First Report of Watermelon Mosaic Virus Naturally Infecting Coriander ( Coriandrum sativum) and causing a leaf mottling disease in California

Plant Dis. 2022 Sep 21. doi: 10.1094/PDIS-05-22-1184-PDN. Online ahead of print.


Watermelon mosaic virus (WMV, genus Potyvirus, family Potyviridae) is a species of considerable economic importance to cucurbit crops worldwide (Keinath et al. 2017). This virus has a wide host range that includes more than 170 plant species from 27 families (Dong et al. 2017; Lecoq et al. 2011). In 2018, leaves of coriander (Coriandrum sativum) plants in a student garden (C-SG) at UC Davis, and in a home garden in Davis, CA (C-Pet) (~1.1 miles apart) showed symptoms of light green mottling and crumpling. Symptomatic leaves from each location were weakly positive with the general potyvirus immunostrip test (Agdia, Elkhart, IN). In RT-PCR tests with total RNA extracts (RNeasy Plant Mini Kit Qiagen, Germantown, MD) of these leaves and the potyvirus degenerate primer pair CIFor/CIRev (Ha et al. 2008), the expected-size ~0.7 kb fragment was amplified. These fragments were gel-purified and sequenced, and a BLASTn search revealed highest identities of 91.6% (C-SG) and 97.9% (C-Pet) with the sequence of an isolate of WMV from watermelon in the U.S. (TX29, KU246036). Thus, these isolates are designated WMV-C-SG-18 and WMV-C-Pet-18. Mechanical inoculation experiments were next performed with sap prepared with symptomatic coriander leaf tissue in ice-cold 0.01 M phosphate buffer (pH 7.0) in a 1:4 wt/vol ratio. First, to obtain pure isolates, sap was inoculated onto celite-dusted leaves of Chenopodium quinoa plants (3-4 leaf stage). As expected for WMV, leaves inoculated with sap of each isolate developed chlorotic local lesions ~9 d post-inoculation (dpi) (Moreno et al. 2004). One lesion for each isolate was excised, ground in phosphate buffer, and the sap was mechanically inoculated onto leaves of Nicotiana benthamiana plants. By ~14 dpi, newly emerged leaves showed mild mottling and crumpling, and were weakly positive with the potyvirus immunostrip test. To confirm that these plants were only infected with WMV, total RNA was extracted from symptomatic leaves and used for high throughput sequencing (HTS) (Soltani et al. 2021) at the Foundation Plant Services at UC Davis. The HTS analyses revealed infection with only WMV, i.e., no other viral contigs were identified, and allowed for determination of the complete sequences (~10,000 nt) of WMV [US-CA-C-SG-18] and WMV [US-CA-C-Pet-18] with GenBank accession numbers: OM746964 and OM746965, respectively. Whole genome sequence comparisons revealed that the sequences are 99.0% identical, and 97.3% identical to the sequence of WMV TX29. Sap from symptomatic N. benthamiana leaves infected with each isolate was mechanical inoculated onto leaves of coriander plants (30-35 d old). Newly emerged leaves developed epinasty, crumpling and light green mottling by 14 dpi, and WMV infection was confirmed by RT-PCR with the WMV-specific primer pair WMV-UNI-1F and WMV-UNI-1R (Kim et al. 2019). Thus, Koch's postulates were fulfilled for this leaf mottling disease of coriander. Furthermore, the isolates from coriander induced stunting and distortion and mosaic in leaves of melon, pumpkin and squash plants by 7 dpi, whereas watermelon plants developed stunting and small leaves with mild mottling by 20 dpi. Similar results were obtained with sap prepared from infected coriander leaves. Thus, infected coriander plants are a potential inoculum source for cucurbits via several aphid vectors (Keinath et al. 2017). This is the first report of a mottle disease of coriander caused by WMV, and adds to the wide host range of the virus.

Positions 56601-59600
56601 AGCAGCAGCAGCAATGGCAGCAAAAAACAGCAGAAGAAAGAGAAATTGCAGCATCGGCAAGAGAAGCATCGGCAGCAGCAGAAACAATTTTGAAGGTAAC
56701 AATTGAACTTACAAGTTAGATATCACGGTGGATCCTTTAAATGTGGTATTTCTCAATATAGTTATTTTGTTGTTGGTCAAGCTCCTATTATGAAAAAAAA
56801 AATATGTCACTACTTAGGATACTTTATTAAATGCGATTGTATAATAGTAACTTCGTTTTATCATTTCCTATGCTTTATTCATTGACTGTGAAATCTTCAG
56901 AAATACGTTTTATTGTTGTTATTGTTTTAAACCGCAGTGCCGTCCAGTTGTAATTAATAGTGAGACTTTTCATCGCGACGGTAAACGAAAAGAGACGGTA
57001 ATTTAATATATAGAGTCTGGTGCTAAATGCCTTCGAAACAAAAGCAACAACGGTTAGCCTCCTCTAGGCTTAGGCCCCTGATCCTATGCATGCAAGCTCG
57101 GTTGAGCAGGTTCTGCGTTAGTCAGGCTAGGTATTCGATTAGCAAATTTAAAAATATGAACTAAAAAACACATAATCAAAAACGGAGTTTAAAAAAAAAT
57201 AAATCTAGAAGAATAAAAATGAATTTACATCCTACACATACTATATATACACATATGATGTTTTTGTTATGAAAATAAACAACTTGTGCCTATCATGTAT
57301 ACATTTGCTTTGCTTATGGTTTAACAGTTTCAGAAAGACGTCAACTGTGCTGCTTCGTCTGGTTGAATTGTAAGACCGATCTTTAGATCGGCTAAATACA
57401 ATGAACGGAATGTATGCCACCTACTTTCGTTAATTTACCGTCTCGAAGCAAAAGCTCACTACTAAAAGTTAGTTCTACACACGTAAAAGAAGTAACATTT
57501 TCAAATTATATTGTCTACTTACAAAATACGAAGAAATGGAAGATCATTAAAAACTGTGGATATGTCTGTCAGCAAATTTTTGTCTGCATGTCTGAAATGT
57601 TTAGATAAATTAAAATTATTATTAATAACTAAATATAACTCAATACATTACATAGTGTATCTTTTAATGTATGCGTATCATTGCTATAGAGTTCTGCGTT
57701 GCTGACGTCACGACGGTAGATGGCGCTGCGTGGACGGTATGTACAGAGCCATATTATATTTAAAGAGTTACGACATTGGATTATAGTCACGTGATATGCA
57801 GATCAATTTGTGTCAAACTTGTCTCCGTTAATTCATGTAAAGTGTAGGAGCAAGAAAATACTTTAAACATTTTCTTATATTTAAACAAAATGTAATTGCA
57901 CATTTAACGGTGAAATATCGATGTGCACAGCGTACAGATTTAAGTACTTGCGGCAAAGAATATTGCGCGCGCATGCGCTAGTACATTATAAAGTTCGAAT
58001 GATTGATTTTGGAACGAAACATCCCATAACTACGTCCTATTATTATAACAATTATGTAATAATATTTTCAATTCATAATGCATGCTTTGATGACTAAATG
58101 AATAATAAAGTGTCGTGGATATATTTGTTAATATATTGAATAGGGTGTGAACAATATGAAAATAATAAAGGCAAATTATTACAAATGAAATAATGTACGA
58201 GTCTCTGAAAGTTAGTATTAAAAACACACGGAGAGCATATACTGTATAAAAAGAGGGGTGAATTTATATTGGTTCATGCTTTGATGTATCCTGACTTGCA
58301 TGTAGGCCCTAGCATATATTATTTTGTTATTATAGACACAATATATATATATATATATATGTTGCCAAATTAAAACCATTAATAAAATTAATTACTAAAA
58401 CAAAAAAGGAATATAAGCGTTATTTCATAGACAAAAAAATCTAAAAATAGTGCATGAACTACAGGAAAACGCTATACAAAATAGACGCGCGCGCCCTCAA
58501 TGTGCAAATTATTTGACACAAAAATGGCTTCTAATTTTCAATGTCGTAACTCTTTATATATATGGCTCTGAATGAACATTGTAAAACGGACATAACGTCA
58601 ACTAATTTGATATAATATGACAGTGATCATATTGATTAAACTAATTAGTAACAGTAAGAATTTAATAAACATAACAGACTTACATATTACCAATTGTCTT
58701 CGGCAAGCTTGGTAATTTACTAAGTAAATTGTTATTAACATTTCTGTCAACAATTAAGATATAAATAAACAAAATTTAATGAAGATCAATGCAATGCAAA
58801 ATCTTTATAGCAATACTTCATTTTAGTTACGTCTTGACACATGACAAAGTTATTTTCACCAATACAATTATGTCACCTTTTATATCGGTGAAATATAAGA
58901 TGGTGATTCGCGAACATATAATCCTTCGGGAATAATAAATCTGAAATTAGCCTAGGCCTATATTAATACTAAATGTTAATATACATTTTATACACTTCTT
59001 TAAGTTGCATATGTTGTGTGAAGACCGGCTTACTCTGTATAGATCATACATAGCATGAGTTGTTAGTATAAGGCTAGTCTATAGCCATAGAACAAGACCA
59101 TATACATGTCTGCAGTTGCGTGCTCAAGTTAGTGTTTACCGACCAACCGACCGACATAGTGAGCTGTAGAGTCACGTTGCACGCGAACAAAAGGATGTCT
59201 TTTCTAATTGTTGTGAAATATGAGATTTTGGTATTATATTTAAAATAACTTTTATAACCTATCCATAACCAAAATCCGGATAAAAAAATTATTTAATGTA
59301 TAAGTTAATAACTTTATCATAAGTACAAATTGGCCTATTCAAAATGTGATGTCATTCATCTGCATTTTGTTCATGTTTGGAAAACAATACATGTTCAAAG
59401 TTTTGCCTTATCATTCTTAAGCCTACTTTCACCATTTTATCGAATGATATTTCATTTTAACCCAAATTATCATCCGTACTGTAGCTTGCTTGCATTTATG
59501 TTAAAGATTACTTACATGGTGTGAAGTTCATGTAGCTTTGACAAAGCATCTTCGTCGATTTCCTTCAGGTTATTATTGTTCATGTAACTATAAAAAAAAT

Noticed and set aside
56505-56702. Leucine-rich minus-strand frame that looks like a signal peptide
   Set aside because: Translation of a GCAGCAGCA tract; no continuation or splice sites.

Keywords: Causal Agent; Crop Type; Etiology; Subject Areas; Vegetables; Viruses and viroids.